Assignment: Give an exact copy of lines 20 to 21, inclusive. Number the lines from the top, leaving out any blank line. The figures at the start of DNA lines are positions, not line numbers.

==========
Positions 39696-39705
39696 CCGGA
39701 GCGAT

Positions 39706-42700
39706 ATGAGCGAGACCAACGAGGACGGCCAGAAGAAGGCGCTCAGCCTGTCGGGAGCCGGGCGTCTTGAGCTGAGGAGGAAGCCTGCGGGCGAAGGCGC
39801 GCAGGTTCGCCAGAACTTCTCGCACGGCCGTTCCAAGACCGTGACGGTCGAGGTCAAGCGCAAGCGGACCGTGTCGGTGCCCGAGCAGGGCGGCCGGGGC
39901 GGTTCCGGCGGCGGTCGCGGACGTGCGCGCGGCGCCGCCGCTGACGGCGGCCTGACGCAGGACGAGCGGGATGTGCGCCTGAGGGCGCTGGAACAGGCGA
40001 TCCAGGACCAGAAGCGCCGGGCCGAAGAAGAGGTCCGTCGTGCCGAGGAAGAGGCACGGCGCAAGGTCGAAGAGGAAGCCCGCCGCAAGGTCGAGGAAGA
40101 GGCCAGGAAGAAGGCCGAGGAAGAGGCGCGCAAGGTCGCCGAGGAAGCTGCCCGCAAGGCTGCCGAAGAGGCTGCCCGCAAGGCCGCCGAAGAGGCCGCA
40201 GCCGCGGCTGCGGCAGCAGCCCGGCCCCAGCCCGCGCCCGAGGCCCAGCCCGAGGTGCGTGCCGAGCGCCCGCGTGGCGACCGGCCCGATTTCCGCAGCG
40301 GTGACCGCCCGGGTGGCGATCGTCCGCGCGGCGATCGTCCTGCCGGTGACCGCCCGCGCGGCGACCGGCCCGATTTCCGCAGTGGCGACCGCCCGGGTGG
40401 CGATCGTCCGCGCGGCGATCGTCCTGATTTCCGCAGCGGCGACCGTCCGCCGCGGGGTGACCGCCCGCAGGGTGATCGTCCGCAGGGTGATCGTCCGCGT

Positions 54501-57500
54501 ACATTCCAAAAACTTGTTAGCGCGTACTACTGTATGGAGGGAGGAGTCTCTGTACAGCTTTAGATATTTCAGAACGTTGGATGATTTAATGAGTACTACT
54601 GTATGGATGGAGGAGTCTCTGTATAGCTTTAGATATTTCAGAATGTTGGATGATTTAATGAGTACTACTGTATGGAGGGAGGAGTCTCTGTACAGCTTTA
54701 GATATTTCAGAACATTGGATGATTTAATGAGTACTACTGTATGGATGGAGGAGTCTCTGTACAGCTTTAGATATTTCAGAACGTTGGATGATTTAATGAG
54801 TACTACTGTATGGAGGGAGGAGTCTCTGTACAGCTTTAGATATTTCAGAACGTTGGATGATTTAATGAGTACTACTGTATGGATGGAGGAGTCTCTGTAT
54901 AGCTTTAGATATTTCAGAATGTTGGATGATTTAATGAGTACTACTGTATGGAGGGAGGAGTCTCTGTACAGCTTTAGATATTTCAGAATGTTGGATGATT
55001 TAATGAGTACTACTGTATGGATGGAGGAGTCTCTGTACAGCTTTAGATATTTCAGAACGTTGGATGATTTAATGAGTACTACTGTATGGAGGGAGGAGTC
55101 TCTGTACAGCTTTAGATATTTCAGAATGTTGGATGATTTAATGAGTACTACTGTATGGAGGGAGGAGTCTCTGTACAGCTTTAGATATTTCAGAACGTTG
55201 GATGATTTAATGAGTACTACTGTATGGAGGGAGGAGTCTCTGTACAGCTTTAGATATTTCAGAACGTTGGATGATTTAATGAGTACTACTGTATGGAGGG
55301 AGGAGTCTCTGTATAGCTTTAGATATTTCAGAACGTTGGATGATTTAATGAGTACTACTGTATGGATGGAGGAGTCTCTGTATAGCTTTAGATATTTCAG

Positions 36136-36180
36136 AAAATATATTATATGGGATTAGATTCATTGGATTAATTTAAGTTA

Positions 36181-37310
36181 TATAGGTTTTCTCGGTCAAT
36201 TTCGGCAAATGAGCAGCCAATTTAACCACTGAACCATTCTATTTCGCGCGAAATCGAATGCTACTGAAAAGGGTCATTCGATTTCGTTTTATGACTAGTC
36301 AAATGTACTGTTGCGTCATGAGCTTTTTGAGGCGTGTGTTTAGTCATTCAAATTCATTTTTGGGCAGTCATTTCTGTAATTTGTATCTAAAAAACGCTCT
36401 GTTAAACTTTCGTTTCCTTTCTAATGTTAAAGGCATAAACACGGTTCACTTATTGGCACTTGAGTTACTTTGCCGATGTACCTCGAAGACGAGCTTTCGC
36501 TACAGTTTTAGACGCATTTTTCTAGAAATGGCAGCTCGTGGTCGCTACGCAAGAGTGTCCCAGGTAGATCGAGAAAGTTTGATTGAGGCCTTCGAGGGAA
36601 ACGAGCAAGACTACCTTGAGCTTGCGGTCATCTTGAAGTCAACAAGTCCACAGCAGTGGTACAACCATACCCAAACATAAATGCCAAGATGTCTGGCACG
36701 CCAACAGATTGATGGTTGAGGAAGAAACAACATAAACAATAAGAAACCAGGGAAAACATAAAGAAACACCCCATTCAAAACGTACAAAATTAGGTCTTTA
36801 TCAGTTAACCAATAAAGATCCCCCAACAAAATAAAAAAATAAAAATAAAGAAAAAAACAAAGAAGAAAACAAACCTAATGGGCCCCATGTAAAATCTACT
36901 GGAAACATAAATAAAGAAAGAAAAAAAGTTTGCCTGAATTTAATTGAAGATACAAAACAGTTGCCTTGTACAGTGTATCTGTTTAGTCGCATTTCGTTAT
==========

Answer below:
55101 TCTGTACAGCTTTAGATATTTCAGAATGTTGGATGATTTAATGAGTACTACTGTATGGAGGGAGGAGTCTCTGTACAGCTTTAGATATTTCAGAACGTTG
55201 GATGATTTAATGAGTACTACTGTATGGAGGGAGGAGTCTCTGTACAGCTTTAGATATTTCAGAACGTTGGATGATTTAATGAGTACTACTGTATGGAGGG